While there is an increased interest from audiences for exhibitions of this kind, the politics around organisations and funding has increasingly informed what has come into the public arena.

‘There was a shift where institutions became ultra-conservative for a long time. I think we are emerging out of that, but at the same time there are some serious threats to artists and major organisations presenting ideas that are critical of the current political landscape,’ England concluded.

justiceINjustice is showing at The Lock-Up, Newcastle (NSW) from 24 March – 20 May. Newcastle is located just over an two hour’s drive from Sydney.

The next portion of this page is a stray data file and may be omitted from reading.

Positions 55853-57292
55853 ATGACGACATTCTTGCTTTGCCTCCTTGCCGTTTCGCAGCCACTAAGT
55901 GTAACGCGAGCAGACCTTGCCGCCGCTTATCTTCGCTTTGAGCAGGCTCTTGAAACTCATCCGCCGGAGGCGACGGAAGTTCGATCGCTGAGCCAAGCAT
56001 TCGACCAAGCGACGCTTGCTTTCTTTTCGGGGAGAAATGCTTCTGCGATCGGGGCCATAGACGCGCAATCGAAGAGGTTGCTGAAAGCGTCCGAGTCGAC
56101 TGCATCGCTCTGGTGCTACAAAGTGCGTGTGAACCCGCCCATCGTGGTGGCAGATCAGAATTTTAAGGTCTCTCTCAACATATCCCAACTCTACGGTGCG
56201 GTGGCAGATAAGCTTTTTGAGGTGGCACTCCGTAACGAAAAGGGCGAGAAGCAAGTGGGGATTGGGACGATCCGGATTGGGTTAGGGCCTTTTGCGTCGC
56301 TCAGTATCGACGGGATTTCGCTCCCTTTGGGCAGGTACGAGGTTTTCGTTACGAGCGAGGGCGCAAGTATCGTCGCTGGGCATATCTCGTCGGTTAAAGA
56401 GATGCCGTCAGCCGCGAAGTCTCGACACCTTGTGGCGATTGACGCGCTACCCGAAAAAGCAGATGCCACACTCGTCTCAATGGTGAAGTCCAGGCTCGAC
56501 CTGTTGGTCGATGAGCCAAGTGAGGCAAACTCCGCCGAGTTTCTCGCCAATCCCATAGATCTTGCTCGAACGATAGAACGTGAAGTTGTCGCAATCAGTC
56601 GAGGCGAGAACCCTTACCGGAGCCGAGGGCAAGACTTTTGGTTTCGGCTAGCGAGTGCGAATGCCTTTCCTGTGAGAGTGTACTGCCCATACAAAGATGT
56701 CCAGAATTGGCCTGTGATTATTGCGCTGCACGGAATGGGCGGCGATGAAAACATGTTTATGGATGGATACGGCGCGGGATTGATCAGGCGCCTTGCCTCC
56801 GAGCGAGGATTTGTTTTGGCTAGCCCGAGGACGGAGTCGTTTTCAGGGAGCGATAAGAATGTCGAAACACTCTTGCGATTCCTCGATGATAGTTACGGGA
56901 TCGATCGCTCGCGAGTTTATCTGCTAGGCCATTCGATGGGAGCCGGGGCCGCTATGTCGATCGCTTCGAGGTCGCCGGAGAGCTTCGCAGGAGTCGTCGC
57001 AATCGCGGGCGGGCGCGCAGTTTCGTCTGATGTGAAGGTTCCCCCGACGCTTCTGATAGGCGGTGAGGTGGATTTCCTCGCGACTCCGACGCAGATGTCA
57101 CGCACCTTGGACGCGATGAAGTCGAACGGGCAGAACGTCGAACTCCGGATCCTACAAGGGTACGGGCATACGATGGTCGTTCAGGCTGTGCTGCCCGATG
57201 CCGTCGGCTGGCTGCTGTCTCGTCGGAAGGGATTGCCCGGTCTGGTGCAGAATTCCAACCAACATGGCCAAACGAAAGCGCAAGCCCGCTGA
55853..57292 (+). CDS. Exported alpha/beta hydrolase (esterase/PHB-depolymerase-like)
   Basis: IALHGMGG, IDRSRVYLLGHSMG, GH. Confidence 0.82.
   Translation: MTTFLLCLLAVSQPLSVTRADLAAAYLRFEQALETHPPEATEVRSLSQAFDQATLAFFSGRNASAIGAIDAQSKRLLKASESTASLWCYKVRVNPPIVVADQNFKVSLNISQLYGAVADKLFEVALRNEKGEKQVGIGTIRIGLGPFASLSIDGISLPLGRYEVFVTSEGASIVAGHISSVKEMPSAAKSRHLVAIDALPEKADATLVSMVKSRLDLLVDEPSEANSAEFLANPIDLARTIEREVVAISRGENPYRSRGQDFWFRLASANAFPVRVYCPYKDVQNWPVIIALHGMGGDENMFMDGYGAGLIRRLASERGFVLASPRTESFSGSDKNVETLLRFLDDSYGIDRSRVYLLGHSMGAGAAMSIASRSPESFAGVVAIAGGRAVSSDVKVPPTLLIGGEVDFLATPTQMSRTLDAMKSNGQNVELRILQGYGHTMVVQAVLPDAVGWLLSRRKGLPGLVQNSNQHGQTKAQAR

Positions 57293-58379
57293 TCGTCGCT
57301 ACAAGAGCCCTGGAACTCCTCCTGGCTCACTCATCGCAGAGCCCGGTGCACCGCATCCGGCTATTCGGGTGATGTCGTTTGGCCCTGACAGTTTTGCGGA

The exhibition has been curated by artist and criminologist Carolyn McKay (University of Sydney Law School) in collaboration with The Lock- Up. justiceINjustice features artists Corinne Brittain, Rob Cleworth, Blak Douglas, John A Douglas, Leah Emery, Lezlie Tilley and Richard Lewer.  Jessi England is the project’s Creative Producer.

All cases have been included with the knowledge or permission of clients and/ or their family members wherever possible.  

Visit The Lock-Up for details.

Gina Fairley is ArtsHub's National Visual Arts Editor. For a decade she worked as a freelance writer and curator across Southeast Asia and was previously the Regional Contributing Editor for Hong Kong based magazines Asian Art News and World Sculpture News. Prior to writing she worked as an arts manager in America and Australia for 14 years, including the regional gallery, biennale and commercial sectors. She is based in Mittagong, regional NSW. Twitter: @ginafairley Instagram: fairleygina